IRF8 overexpression in vitro
Retroviral vectors, MSCV Irf8 T2a Thy1.1, or MSCV empty vector T2a Thy1.1 control were obtained from Drs. Theresa and Kenneth Murphy (Washington University in Saint Louis, St. Louis, MO). Vectors were transfected into Phoenix-E cells using Trans-IT LT-1 (Mirus) according to the manufacturer’s instructions. Virus was collected at 48 h after transfection and concentrated by spin at 25,000 rpms for 2 h. CD45.2+Lin-cKit+ScaI−MPs were sorted at previously described and infected with concentrated virus in 8 μg/ml polybrene by spin infection at 1800 rpms for 45 min. Infection was allowed to proceed overnight. Cells were then plated into dendritic cell differentiation assay described above. Cells were analyzed at 3 days. Cells were maintained in 100 ng/ml Flt3L and/or 100 ng/ml GCSF through infection and differentiation assay.
In vivo differentiation
BM CD45.1+Lin−cKit+ScaI−MPs were isolated as described above and transferred into sub-lethally irradiated 1.0 cm PyMT-B6 tumor-bearing mice and tumor-free controls by retro-orbital injection. After 2 weeks, CD45.1+ populations were analyzed by flow cytometry as described above.
MDP/CDP adoptive transfer
BM MDP and CDPs were isolated as described above from the tumor-free mice and mice bearing end-stage orthotopic PyMT-B6 tumors. A total of 26,000 cells were adoptively transferred into each BATF3−/− mouse by retro-orbital injection. PyMT-mCh-OVA was implanted as described above 3 days after adoptive transfer.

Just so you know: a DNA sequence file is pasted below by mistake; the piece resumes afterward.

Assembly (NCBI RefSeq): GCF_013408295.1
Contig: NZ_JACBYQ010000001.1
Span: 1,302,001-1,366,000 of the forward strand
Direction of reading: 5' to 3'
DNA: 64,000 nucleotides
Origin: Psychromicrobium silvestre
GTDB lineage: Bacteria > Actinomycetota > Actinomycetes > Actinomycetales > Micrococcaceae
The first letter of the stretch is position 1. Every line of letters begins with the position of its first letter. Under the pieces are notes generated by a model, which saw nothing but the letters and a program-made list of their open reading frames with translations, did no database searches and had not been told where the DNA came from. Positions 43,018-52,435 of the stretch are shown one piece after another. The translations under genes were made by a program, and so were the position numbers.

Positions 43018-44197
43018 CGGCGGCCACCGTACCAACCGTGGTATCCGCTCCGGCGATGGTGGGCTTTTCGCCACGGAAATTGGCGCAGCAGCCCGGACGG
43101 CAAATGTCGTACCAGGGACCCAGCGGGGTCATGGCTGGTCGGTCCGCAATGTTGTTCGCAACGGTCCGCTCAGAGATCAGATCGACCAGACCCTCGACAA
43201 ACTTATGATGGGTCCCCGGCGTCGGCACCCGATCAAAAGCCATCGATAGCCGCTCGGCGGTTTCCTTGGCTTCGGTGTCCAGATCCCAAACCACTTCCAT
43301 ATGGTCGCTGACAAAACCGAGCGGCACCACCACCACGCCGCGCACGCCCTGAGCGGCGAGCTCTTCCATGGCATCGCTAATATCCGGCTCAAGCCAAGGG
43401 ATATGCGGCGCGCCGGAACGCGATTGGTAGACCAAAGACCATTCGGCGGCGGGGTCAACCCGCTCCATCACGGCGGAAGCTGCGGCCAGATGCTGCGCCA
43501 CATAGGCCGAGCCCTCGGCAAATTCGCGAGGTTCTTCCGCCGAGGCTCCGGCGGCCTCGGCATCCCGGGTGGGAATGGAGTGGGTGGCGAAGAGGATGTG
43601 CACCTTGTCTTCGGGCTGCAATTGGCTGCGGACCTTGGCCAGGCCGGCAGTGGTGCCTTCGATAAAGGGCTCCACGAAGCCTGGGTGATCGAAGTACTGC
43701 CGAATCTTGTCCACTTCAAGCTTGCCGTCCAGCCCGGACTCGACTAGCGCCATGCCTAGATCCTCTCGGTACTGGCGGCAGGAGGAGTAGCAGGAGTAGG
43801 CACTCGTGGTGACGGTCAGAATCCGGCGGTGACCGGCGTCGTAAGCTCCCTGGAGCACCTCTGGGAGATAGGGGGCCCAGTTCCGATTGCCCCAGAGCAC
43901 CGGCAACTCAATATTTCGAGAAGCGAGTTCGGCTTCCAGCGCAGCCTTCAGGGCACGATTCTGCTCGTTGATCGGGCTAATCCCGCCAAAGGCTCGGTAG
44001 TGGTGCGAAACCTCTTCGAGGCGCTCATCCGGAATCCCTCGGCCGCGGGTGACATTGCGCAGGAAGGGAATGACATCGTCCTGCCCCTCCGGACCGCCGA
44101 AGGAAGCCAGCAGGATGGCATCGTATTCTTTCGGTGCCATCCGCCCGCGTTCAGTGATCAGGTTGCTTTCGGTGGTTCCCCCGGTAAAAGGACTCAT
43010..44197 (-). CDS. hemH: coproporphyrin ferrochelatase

Blood serum was isolated from end-stage PyMT-B6 tumor-bearing mice and tumor-free controls. Blood was collected by cardiac puncture and allowed to clot for 30 min at room temperature. Clotted blood was separated by spinning at 1000 × g for 15 min. Serum cytokines were measured by Milliplex Multiplex Assay (EMD Millipore) according to the manufacturer’s instructions. Assays were analyzed on the Luminex 100 (Luminex Corp.). Serum Flt3L was measured by Mouse Flt-3 Ligand DuoSet ELISA (R&D Systems) according to the manufacturer’s instructions. Serum GCSF was measured by Mouse GCSF DuoSet ELISA (R&D Systems) according to the manufacturer’s instructions. Human patient serum was analyzed for GCSF using a Human GCSF ELISA Kit (Abcam) according to the manufacturer’s instructions.
In vivo cytokine, antibody and drug treatment